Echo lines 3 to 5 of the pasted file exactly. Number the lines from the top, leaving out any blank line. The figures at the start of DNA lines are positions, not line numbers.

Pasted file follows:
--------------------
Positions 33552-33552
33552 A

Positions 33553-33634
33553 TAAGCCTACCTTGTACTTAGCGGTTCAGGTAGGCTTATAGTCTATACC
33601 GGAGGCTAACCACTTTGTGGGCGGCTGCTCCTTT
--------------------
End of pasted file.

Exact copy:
Positions 33553-33634
33553 TAAGCCTACCTTGTACTTAGCGGTTCAGGTAGGCTTATAGTCTATACC
33601 GGAGGCTAACCACTTTGTGGGCGGCTGCTCCTTT